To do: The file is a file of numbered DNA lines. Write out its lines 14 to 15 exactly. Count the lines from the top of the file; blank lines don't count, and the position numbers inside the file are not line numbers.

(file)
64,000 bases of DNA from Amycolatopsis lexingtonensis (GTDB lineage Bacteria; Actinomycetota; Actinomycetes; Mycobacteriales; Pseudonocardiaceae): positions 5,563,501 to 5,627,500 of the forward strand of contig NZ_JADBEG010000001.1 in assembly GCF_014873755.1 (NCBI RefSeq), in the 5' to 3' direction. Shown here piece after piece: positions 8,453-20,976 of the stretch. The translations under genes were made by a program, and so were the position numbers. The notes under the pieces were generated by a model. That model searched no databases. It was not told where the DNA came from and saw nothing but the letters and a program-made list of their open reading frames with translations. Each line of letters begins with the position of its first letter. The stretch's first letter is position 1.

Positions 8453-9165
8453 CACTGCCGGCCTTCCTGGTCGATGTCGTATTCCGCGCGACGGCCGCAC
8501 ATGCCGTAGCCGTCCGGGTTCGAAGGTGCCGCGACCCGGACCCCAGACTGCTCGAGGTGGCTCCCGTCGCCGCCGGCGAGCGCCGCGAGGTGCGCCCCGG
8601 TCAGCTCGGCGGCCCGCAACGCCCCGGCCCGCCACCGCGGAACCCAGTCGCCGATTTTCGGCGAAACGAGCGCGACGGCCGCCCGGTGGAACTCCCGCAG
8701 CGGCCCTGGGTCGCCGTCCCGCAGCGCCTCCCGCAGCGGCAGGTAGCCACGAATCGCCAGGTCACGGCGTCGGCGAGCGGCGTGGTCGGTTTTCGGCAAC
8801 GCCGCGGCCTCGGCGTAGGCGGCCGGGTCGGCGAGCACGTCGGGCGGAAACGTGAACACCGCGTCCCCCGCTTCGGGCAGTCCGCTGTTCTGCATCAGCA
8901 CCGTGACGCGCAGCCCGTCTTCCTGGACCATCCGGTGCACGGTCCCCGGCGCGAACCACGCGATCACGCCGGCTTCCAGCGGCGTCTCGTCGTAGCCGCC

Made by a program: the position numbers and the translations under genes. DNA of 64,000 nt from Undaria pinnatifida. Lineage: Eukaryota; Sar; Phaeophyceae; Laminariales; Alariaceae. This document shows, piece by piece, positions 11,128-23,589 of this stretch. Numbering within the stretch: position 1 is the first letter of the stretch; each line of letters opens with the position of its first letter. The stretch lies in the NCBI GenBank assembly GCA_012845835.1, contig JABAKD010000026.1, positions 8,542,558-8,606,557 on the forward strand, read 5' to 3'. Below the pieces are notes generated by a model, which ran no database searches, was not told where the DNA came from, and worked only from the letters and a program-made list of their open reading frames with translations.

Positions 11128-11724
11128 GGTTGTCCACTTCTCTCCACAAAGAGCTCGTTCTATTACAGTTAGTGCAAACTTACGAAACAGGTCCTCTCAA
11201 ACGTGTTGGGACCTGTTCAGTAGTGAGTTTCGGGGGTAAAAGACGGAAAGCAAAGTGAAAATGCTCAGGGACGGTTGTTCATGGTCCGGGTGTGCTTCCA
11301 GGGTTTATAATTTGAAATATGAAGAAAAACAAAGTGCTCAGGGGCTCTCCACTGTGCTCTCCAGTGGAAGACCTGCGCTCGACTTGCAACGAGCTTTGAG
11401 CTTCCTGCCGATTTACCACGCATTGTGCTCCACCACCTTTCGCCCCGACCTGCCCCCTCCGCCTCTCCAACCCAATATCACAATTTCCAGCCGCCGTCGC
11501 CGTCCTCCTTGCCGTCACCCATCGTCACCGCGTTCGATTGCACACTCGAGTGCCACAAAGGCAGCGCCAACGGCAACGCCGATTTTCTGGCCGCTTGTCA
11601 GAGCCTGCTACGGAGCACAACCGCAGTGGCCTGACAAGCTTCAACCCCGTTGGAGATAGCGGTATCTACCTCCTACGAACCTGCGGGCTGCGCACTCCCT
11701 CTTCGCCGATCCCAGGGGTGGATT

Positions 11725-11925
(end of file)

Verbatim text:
11401 CTTCCTGCCGATTTACCACGCATTGTGCTCCACCACCTTTCGCCCCGACCTGCCCCCTCCGCCTCTCCAACCCAATATCACAATTTCCAGCCGCCGTCGC
11501 CGTCCTCCTTGCCGTCACCCATCGTCACCGCGTTCGATTGCACACTCGAGTGCCACAAAGGCAGCGCCAACGGCAACGCCGATTTTCTGGCCGCTTGTCA